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Tuesday, 19 February 1980
Page: 11


Mr BURNS (ISAACS, VICTORIA) -Is the Minister for Health aware that the world famous obstetrician, Dr William McBride, who first warned the world about the drug thalidomide and its tragic effects, has disclosed that at least 80 children in Australia have been born with deformities following the mothers' use of the drug debendox during pregnancy? If the Minister is aware of this fact, will he tell the House what action, if any, has been taken by his Department?


Mr MacKELLAR (WARRINGAH, NEW SOUTH WALES) (Minister Assisting the Prime Minister) - I am aware that Dr McBride has made claims regarding a number of children who have been born in Australia with deformities following the mothers' use of the drug debendox during pregnancy. I am not aware that the figure is as high as 80 as the honourable member has stated. The only reports which my Department has received since 1974 are contained in a letter received from Dr McBride which was dated 7 November last year. In that letter Dr McBride refers to a survey of children with reduction deformities in which 1 9 mothers claimed to have taken the drug debendox during the pregnancy. Reference was made also in that letter to one further case reported to Dr McBride by a mother. Dr McBride was immediately asked to provide full detail of the survey to which he referred and this was followed up by a further letter to Dr McBride dated 8 January this year. Unfortunately, to date we have not received a response to this request.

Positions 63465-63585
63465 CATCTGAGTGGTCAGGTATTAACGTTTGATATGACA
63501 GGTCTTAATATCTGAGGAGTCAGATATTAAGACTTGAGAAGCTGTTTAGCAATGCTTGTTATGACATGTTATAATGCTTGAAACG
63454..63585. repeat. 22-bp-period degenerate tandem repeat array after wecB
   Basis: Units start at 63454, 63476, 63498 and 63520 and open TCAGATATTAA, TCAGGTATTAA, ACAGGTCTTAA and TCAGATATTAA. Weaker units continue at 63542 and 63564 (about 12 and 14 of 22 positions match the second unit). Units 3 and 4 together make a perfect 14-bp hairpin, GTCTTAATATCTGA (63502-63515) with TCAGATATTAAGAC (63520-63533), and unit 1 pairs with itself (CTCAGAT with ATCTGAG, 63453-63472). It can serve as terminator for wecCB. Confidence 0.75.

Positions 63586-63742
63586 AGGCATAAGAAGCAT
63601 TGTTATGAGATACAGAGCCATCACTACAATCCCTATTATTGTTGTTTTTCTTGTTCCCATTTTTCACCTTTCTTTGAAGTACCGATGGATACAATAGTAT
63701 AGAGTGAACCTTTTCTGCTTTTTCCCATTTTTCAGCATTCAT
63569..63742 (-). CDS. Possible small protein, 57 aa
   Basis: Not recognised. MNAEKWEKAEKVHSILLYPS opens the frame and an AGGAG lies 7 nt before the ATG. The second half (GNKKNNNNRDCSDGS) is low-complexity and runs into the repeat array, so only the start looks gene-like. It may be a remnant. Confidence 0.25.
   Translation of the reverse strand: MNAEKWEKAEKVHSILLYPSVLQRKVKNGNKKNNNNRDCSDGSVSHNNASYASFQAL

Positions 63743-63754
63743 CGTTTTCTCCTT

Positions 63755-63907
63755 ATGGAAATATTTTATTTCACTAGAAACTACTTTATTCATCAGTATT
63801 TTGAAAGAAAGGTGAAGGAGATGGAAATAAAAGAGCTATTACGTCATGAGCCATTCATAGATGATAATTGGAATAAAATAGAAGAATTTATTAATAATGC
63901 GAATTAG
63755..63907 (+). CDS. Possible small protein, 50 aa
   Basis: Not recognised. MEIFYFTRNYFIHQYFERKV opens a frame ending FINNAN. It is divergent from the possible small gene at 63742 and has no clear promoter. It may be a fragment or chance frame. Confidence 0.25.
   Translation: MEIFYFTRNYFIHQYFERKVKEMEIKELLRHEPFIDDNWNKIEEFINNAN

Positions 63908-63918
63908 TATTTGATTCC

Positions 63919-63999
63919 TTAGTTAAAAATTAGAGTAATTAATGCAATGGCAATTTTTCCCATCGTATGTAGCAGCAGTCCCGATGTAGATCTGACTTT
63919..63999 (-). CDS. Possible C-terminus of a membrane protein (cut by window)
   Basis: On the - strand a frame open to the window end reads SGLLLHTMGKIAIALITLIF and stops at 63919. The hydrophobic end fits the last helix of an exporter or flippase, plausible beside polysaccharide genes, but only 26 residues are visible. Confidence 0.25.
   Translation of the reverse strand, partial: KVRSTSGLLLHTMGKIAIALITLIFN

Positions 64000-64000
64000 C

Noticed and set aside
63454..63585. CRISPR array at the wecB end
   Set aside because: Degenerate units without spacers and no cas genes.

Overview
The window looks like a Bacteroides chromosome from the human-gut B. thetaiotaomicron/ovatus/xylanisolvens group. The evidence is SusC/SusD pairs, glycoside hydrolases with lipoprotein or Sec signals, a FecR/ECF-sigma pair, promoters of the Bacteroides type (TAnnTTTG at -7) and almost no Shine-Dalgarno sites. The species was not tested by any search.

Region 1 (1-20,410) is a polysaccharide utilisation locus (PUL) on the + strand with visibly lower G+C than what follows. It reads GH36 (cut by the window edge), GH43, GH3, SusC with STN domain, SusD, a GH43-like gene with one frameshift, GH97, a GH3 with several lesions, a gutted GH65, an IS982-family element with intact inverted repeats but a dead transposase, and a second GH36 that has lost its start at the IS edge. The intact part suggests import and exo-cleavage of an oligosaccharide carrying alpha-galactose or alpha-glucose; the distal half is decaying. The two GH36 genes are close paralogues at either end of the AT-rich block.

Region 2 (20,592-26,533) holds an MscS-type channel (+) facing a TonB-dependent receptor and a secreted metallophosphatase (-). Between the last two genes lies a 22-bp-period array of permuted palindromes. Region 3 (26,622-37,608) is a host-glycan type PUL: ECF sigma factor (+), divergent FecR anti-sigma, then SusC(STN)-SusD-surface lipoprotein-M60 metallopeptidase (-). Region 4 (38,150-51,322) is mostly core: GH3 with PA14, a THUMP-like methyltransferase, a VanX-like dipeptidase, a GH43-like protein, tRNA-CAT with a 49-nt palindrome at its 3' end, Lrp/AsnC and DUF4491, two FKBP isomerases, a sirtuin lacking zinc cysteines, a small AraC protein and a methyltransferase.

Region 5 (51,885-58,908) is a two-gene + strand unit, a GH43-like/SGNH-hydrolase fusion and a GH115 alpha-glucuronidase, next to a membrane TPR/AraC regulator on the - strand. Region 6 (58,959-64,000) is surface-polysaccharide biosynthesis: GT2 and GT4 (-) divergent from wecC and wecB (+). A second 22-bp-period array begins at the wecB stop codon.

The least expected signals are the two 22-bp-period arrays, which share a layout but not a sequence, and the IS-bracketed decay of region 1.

As an alternative, a further letter has recently been sent to Dr McBride inviting him to attend the next meeting of the Congenital Abnormalities Sub-committee of the Australian Drug Evaluation Committee. That meeting will be held on 14 March next. We hope that Dr McBride will attend that meeting and present details of the survey to which he has referred. The Congenital Abnormalities Sub-committee has continued to review the published literature on this subject and, so far as it can evaluate, the frequency of birth defects in the children of mothers who have taken debendox during pregnancy has not been demonstrated to exceed that in mothers who did not take debendox. The Australian Drug Evaluation Committee is of the view that it is not possible to state that any drug is absolutely free of risk to a patient or to an unborn child. On the other hand, of course, severe or prolonged vomiting in pregnancy carries its own risk to the mother and to the unborn child. In appropriate cases debendox has proved to be a very useful drug. Therefore, the advice that applies to other drugs during pregnancy applies to debendox. No drug should be taken during pregnancy unless needed and then only on the advice and on the prescription of the attending doctor.







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